SUPREME COURT OF NEW YORK, APPELLATE DIVISION, THIRD DEPARTMENT
November 4, 1968
IN THE MATTER OF HARRY ZIMMERMAN, PETITIONER,
BOARD OF REGENTS OF THE UNIVERSITY OF THE STATE OF NEW YORK, RESPONDENT
Herlihy, J. Gibson, P. J., Herlihy, Aulisi, Staley, Jr., and Gabrielli, JJ., concur in memorandum by Herlihy, J.
Proceeding initiated by the petitioner pursuant to article 78 CPLR for the purpose of reviewing a determination of the respondent, dated May 17, 1968, which suspended the petitioner's license to practice medicine for one year. The petitioner was suspended after a hearing on charges that he had on August 11, 1965 committed an abortion (second specification) and that he had on April 6, 1967 pleaded guilty to the crime of assault in the third degree (first specification). Both charges were made and prosecuted as violations of section 6514 of the Education Law. The first specification charged petitioner with being convicted of a crime, to wit, assault, third degree, in satisfaction of an indictment charging an abortion. As to this charge, the transcript of the testimony at the prior criminal trial was properly before the respondent to show the nature of the crime to which the petitioner was pleading guilty and upon the record as a whole, there is contained therein substantial evidence to support the finding of guilt as to being convicted of a crime. (See Matter of Jones v. Allen, 4 A.D.2d 994.) The second specification charged petitioner with performing an abortion and as part of the proof, a transcript of the testimony of two witnesses at the criminal trial was offered and received. It was shown that the witnesses were residents of a foreign State; that testimony had been taken at a former trial, which involved the same subject matter where the witnesses had been cross-examined; and that there was an identity between the petitioner in the present proceeding and the defendant in the former trial. That the testimony is ordinarily admissible is beyond dispute. (CPLR 4517; Education Law, § 6515, subd. 5; Fleury v. Edwards, 14 N.Y.2d 334.) The petitioner, however, contends that under the Education Law and decisions relating thereto, such prior testimony is inadmissible and cites section 6515 of the Education Law which, as pertinent, reads as follows: "4. * * * and that the accused will have opportunity to appear either personally or by counsel at the hearing, with the right to produce witnesses, and evidence upon his own behalf, to cross-examine witnesses to examine such evidence as may be produced against him and to have subpoenas issued by the committee." Reliance is placed upon Matter of Epstein v. Board of Regents (267 App. Div. 27, revd. 295 N. Y. 154) and Matter of Rothenberg v. Board of Regents (267 App. Div. 24, mot. for lv. to app. den. 267 App. Div 852). (See, also, Matter of Weinstein v. Board of Regents, 267 App. Div. 4, revd. 292 N. Y. 682.) These cases make it clear that the right of cross-examination does not affect the admissibility of hearsay evidence, but does affect the question of whether or not such evidence constitutes "legal evidence" to support the determination reached. In Matter of Stammer v. Board of Regents (287 N. Y. 359, 365) the court stated: "However much latitude there may be in the handling and in the decisions of cases committed to other administrative tribunals, the Education Law (§ 1265, subd. 5) provides that the Committee on Grievances need not be bound by the laws of evidence in the conduct of its proceedings, but its determination must be founded upon sufficient legal evidence to sustain the same. Hearsay evidence alone does not meet the test. The evidence must be of probative character." Whether the proceedings be considered quasi-criminal in nature or not, the rules of evidence applicable are the same as in civil proceedings. In the present instance it is not a question of being satisfied beyond a reasonable doubt, but rather whether the record contains substantial evidence to sustain the specifications and charges therein. (See, Matter of Zuckermann, 20 N.Y.2d 430, 438, cert. den. 390 U.S. 925.) In regard to transcripts of prior testimony the present day concept is clearly defined in Weinstein-Korn-Miller, N. Y. Civil Practice (vol. 5, par. 4517.24, pp. 45-264-45-265) as follows: "A witness' former testimony is hearsay when used to prove the truth of the matters to which the witness testified; if used in other ways it is not hearsay. CPLR 4517, as did its predecessor, section 348 of the Civil Practice Act, removes prior testimony entirely from the operation of the hearsay rule when certain requirements are satisfied. Prior testimony is normally the most secure type of hearsay obtainable. Except for the inability of the jury to "size-up" the witness as he is actually testifying, all the safeguards of an oath, public testimony and an opportunity for cross-examination were present. Accordingly, the Advisory Committee expanded somewhat the availability of this exception by increasing situations in which an extra-judicial declarant will be considered unavailable under the rule." While it might be better procedure to have the record set forth in some detail the attempts made to procure the presence of the witnesses, in the present instance the fact that they are without the jurisdiction -- which is not disputed -- is self-explanatory. The present record does not demonstrate that the petitioner's rights were in any way violated, but to the contrary shows that he had a fair and impartial hearing and as to his guilt, there can be no question of doubt. In imposing a one-year suspension on each specification to run concurrently, it becomes apparent that the board gave major consideration to the character evidence produced on behalf of the petitioner and the penalty imposed was neither harsh nor excessive.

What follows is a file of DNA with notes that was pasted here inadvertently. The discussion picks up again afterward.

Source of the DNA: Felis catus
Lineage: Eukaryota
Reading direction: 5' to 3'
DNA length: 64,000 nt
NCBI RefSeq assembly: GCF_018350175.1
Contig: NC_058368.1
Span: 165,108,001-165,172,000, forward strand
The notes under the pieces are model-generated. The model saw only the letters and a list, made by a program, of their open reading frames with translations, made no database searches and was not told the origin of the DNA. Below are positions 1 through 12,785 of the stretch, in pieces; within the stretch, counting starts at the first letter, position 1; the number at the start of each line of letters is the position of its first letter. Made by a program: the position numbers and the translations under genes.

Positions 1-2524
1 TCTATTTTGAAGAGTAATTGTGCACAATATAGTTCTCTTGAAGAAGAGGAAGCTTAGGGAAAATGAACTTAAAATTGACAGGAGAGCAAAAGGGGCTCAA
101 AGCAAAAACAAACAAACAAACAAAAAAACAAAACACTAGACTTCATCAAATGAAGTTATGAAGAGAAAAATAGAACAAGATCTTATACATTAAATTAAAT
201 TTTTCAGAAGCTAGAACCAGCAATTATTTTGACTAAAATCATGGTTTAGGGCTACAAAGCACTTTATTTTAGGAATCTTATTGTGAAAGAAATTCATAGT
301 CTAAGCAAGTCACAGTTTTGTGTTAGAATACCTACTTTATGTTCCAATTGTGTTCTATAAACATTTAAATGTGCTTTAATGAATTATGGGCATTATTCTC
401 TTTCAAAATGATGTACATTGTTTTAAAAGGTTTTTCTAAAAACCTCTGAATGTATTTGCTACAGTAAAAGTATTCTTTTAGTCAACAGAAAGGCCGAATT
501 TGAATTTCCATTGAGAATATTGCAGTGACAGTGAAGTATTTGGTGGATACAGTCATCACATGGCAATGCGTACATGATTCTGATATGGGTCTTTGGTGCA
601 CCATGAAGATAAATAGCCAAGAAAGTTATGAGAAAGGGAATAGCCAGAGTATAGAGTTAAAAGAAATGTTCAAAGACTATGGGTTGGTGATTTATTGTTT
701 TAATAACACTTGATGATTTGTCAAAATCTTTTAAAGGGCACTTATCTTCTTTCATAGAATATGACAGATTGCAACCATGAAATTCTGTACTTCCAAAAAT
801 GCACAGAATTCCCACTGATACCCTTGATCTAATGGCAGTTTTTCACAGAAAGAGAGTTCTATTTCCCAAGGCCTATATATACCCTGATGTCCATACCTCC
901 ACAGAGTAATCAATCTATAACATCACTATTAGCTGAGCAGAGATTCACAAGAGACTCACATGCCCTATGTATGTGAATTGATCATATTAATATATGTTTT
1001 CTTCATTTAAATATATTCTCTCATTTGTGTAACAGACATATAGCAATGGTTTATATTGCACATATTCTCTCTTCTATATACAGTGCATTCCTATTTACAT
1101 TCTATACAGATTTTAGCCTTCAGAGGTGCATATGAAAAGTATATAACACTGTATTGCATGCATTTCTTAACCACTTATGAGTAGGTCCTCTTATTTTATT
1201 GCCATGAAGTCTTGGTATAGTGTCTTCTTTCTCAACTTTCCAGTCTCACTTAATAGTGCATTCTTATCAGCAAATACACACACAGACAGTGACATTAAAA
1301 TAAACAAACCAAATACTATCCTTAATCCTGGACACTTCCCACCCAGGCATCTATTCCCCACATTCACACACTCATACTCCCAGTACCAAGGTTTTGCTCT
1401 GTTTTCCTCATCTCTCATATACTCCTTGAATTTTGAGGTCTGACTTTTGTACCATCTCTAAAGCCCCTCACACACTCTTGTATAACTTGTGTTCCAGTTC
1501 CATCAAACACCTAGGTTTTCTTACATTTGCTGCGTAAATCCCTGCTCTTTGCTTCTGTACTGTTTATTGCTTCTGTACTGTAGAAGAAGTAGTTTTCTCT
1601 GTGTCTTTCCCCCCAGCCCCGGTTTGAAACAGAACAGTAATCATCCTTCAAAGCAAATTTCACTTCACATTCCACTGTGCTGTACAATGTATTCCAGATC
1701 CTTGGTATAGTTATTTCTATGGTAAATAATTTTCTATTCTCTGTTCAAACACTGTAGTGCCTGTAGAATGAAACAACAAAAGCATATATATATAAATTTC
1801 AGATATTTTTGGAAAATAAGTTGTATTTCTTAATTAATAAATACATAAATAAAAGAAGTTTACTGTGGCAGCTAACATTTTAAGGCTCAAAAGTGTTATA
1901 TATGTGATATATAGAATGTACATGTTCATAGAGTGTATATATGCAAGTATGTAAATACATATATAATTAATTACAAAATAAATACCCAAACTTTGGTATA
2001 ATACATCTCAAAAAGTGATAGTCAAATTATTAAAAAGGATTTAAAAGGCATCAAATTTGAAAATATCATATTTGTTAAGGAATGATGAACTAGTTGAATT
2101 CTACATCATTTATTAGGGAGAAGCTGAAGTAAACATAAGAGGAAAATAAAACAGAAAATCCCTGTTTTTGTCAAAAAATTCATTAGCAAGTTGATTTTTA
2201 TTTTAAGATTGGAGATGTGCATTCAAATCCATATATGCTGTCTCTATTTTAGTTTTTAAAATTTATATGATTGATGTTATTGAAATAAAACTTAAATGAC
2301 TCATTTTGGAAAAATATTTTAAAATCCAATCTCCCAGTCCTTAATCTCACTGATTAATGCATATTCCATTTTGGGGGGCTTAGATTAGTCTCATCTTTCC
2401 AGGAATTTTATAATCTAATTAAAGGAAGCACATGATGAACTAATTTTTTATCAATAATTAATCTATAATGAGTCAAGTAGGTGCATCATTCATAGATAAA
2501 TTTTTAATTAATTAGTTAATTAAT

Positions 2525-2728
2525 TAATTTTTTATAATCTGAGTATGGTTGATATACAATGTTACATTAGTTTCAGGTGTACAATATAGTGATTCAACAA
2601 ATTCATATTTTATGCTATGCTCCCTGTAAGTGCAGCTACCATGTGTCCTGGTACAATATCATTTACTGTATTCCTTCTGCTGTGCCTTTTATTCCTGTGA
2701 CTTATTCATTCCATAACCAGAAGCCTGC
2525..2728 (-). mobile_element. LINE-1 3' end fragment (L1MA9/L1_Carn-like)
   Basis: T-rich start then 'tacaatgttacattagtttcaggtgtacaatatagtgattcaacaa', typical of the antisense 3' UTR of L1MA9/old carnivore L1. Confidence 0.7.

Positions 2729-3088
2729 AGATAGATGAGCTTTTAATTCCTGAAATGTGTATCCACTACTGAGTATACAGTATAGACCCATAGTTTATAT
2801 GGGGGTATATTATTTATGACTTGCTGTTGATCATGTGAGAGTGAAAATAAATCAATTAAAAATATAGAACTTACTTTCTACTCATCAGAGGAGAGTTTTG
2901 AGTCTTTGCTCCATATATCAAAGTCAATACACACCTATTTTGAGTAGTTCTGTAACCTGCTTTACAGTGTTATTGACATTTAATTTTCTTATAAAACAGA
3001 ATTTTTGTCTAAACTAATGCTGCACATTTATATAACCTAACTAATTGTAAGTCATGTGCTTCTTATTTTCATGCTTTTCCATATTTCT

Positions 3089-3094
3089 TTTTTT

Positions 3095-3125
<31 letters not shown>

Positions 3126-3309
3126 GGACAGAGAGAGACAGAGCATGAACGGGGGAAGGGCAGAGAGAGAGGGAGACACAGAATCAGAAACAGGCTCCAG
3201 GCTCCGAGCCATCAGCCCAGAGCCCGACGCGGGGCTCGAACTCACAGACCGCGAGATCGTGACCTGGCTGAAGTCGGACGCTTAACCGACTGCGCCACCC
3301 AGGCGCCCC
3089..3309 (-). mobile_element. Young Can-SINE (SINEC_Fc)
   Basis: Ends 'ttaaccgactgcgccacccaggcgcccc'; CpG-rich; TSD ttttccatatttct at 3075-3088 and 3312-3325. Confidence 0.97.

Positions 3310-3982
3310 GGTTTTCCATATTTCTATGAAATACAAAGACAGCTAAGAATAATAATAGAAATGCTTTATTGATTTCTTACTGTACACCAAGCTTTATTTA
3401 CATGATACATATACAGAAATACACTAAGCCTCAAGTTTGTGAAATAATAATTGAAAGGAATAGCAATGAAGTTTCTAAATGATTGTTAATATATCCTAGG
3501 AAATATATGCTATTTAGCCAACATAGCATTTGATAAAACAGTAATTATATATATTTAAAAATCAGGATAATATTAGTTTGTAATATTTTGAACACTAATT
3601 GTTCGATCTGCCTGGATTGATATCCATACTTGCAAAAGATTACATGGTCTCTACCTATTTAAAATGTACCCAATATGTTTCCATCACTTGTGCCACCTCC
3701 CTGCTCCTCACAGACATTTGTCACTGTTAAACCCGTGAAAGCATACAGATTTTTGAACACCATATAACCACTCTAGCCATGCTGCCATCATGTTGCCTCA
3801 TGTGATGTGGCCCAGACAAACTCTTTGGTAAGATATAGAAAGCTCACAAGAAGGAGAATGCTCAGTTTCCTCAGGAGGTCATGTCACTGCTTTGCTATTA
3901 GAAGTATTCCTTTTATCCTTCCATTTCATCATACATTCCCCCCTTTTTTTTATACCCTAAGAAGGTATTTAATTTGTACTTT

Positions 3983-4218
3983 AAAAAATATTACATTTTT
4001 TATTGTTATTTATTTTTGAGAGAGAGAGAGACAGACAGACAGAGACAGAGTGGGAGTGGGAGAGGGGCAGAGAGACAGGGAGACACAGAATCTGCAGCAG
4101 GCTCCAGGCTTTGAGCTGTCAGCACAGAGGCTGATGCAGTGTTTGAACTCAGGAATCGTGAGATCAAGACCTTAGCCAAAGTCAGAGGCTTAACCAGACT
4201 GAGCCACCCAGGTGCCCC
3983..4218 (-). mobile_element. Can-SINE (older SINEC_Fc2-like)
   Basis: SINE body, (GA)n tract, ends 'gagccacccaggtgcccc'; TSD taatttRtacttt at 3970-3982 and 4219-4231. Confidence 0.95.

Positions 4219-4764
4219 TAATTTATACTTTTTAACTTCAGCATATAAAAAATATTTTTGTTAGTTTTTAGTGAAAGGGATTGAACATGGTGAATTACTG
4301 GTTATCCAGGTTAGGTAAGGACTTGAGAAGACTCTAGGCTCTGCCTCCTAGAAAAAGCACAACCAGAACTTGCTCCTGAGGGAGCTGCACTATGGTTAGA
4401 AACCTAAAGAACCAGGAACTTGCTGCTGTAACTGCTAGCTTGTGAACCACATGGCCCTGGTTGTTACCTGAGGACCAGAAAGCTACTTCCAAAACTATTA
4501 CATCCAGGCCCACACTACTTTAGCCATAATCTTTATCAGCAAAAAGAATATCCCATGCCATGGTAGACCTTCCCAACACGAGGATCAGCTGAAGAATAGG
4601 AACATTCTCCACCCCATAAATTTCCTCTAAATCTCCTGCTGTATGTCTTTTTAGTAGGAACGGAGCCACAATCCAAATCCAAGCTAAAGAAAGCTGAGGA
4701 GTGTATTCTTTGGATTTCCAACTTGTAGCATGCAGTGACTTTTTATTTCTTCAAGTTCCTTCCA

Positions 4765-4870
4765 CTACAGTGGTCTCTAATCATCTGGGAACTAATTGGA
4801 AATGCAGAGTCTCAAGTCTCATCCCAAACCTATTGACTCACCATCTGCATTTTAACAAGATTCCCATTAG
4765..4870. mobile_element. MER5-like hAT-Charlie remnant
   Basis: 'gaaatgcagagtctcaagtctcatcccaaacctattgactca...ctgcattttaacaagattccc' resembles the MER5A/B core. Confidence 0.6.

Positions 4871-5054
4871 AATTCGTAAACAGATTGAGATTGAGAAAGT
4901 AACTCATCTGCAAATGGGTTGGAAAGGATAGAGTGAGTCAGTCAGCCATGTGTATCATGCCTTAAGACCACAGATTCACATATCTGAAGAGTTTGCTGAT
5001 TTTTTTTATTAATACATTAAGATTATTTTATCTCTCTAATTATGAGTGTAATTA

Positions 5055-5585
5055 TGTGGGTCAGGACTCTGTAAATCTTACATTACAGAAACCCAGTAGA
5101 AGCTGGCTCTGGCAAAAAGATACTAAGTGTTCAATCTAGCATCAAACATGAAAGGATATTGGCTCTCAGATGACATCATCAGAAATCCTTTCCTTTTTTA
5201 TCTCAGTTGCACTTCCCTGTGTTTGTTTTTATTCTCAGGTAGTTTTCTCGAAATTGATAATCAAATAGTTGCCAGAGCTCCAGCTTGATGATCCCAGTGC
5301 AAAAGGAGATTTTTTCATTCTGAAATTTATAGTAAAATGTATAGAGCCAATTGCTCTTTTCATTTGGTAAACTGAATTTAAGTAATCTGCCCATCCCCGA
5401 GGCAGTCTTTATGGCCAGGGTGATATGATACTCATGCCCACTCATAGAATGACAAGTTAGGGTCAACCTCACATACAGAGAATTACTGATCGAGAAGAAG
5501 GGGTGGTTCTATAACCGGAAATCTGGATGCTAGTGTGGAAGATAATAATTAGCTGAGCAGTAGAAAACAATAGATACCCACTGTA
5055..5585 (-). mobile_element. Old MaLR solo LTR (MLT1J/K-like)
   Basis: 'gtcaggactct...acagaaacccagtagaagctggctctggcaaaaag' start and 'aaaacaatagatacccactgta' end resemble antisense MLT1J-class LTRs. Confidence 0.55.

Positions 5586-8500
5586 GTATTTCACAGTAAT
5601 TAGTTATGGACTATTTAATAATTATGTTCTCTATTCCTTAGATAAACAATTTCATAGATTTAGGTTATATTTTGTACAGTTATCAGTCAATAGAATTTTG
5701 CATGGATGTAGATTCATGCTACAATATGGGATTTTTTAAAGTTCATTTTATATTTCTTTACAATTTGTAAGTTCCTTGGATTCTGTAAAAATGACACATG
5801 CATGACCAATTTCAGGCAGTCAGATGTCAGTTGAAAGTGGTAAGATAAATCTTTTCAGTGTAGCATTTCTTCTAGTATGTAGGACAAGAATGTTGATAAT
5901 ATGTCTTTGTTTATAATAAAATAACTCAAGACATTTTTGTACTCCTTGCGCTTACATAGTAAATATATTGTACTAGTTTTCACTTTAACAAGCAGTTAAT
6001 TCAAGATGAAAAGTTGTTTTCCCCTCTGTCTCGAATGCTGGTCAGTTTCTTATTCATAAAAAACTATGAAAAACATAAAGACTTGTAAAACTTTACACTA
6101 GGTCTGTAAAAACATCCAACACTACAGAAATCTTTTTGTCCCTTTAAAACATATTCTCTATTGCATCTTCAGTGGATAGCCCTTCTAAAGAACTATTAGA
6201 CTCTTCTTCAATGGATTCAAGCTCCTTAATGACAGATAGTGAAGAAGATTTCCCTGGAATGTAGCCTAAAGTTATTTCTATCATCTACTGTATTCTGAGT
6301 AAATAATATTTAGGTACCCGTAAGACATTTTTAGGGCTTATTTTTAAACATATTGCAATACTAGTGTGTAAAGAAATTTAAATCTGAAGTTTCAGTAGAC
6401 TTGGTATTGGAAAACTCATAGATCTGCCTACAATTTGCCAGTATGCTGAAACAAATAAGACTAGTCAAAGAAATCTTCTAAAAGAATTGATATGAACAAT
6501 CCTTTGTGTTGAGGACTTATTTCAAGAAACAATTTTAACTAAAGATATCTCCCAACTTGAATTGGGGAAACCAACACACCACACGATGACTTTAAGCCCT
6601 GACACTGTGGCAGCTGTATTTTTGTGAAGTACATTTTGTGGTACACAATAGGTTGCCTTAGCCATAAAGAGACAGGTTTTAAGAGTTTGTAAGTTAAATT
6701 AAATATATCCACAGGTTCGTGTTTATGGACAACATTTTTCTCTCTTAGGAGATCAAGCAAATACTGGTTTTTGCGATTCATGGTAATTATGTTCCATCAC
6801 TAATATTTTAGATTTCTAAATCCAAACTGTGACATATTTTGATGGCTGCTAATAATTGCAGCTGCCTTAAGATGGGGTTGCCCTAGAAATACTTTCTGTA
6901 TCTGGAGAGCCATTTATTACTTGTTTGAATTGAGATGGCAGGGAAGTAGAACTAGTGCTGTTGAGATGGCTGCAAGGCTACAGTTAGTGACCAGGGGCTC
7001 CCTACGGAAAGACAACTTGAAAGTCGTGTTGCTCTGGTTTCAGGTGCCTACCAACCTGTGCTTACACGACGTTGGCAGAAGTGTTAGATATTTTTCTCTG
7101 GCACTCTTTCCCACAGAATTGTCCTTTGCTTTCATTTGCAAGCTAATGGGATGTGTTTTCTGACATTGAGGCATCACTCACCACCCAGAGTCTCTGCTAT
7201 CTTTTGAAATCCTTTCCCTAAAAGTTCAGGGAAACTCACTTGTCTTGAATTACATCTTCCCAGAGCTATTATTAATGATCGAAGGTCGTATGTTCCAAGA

Determination confirmed and petition dismissed, without costs.
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